Please note that either confidential or anonymous are acceptable forms of protecting the privacy of potential participants, therefore, if anonymity cannot be guaranteed, promising confidentiality will suffice.
It is important that the researcher specifically explains to the IRB just how confidentiality or anonymity will be maintained in this section. Any study involving surveys, in-depth interviews, or experimental manipulation (broadly construed) that do not explicitly state how either confidentiality or anonymity will be maintained will be returned to the researcher for clarification.
If you have any questions about maintaining either confidentiality or anonymity, please seek advice from your faculty supervisor, or the chair of Colgate’s IRB at firstname.lastname@example.org.
This section should also clearly state how participants will be reminded that their participation will be completely voluntary.
Finally, should your study require a debriefing statement, the debriefing statement should be included in the appendix, and referenced in this section.
This section should briefly outline how the experimenter plans on acquiring participants.
If participants will be recruited from Colgate (e.g., PSYC 150), this section should describe how they will be approached. If data collection is to involve actual class time, the researcher should note that the faculty have specific preferences for how they would like to be approached about the use of class time for data collection.
If you have any questions regarding data collection during class time, please contact the chair of Colgate’s IRB at email@example.com.
Certificate of Informed ConsentAny researcher who intends to work with human participants should seek legally effective informed consent from each prospective participant, or the participant’s legally authorized representative. Under federal regulations, this is a mandate, not an optional matter, because informed consent is one of the primary ethical requirements underpinning research with human subjects, reflecting the principle of respect for persons. It is therefore critical that a certificate of informed consent accompany the proposal as a part of the appendix.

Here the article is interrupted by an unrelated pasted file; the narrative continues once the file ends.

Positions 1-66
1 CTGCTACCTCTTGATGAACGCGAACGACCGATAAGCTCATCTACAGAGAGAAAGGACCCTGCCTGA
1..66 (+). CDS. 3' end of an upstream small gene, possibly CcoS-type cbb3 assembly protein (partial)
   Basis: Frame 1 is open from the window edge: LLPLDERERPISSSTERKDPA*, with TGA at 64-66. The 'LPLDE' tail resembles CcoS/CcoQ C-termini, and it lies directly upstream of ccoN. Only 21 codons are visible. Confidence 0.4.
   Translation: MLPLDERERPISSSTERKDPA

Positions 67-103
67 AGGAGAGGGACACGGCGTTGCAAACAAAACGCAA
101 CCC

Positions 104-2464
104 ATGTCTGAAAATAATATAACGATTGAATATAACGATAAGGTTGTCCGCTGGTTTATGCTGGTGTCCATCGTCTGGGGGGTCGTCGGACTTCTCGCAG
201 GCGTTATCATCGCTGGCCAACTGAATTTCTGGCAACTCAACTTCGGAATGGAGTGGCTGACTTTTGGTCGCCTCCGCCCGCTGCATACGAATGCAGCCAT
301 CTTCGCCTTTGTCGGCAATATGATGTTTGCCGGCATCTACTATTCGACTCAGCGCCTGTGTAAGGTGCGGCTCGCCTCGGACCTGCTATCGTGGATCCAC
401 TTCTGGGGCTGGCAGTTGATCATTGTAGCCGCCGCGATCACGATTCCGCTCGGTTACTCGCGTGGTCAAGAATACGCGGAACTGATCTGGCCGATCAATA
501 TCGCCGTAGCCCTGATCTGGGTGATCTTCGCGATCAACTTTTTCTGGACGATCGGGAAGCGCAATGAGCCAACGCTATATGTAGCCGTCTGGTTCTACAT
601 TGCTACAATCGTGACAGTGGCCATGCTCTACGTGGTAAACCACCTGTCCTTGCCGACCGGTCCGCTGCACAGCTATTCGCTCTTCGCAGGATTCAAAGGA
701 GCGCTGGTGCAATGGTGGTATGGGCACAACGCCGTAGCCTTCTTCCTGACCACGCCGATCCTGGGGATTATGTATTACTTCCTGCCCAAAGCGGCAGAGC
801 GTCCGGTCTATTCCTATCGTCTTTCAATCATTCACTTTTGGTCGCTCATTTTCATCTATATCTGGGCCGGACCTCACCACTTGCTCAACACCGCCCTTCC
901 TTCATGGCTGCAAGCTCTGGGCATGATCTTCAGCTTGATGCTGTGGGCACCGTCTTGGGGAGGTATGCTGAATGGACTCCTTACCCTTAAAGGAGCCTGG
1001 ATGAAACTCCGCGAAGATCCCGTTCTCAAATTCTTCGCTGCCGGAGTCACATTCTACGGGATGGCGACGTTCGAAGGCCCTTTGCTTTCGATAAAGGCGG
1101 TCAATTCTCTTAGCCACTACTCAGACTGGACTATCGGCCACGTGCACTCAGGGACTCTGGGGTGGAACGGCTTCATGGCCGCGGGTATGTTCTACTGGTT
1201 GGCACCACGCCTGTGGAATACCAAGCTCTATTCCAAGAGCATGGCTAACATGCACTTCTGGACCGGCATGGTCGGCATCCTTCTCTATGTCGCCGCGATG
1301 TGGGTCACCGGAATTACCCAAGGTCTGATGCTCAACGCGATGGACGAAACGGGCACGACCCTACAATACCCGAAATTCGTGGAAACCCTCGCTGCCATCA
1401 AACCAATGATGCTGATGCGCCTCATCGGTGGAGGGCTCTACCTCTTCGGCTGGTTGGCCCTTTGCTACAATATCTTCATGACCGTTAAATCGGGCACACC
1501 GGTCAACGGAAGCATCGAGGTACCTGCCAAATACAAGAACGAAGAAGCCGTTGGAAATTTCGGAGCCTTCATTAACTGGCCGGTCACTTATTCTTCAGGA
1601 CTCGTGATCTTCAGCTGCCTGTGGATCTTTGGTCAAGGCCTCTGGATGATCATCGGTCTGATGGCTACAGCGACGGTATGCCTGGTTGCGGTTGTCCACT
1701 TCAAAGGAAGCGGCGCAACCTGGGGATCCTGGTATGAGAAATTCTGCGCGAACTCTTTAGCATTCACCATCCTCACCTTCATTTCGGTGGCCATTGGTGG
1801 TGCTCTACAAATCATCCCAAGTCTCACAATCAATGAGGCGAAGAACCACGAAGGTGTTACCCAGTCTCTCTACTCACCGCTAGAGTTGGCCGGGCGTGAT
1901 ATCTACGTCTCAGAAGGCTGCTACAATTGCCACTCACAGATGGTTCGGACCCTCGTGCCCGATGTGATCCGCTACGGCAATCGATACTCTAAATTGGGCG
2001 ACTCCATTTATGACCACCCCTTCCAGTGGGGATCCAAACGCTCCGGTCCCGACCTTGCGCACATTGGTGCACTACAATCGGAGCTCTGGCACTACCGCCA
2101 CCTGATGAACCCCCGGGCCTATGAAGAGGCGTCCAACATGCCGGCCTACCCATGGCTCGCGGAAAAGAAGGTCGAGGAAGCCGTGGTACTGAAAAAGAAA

TemplateResearchers are asked to use the provided consent form template, and modify it to fit their particular circumstances.
It is important that researchers retain a copy for their records and provide a copy to every participant for their records. It is therefore necessary to provide a place for both the experimenter and the potential participant to sign the Certificate of Informed Consent. If this form represents the only record of a participant’s identity, then the IRB may, at its discretion, waive some or all of the sections listed on the template provided.
The Certificate of Informed Consent should be written in clear, simple language at the 5th grade level. It should be written in the second person (e.g., “you,” “your”) and not the first person (e.g., “I”). In accordance with federal regulations, the CIC should address specific concerns, outlined as follows:
A brief paragraph clearly and succinctly explaining what the participant will do and/or experience during the research project. It is permissible to omit certain details if necessary for methodological purposes (e.g., the hypothesis of the study). However, information that might reasonably make a potential participant choose to opt out of a study may not be withheld.
Participant Debriefing Form
A debriefing form is typically read aloud to the participant once he or she has completed the study. The form itself should explain to the participant the full aim of the study he or she has just completed.
If the proposed study involves some degree of deception, or manipulation of behavior that could lead to moderate (or greater) levels of physical and/or psychological distress, a debriefing form (signed by both the participant and the experimenter) must accompany the proposal as a part of the appendix. If a proposed study does not contain either of the above, a debriefing form is not required, but may be included at the researcher’s discretion (but does not need to be signed by the participant).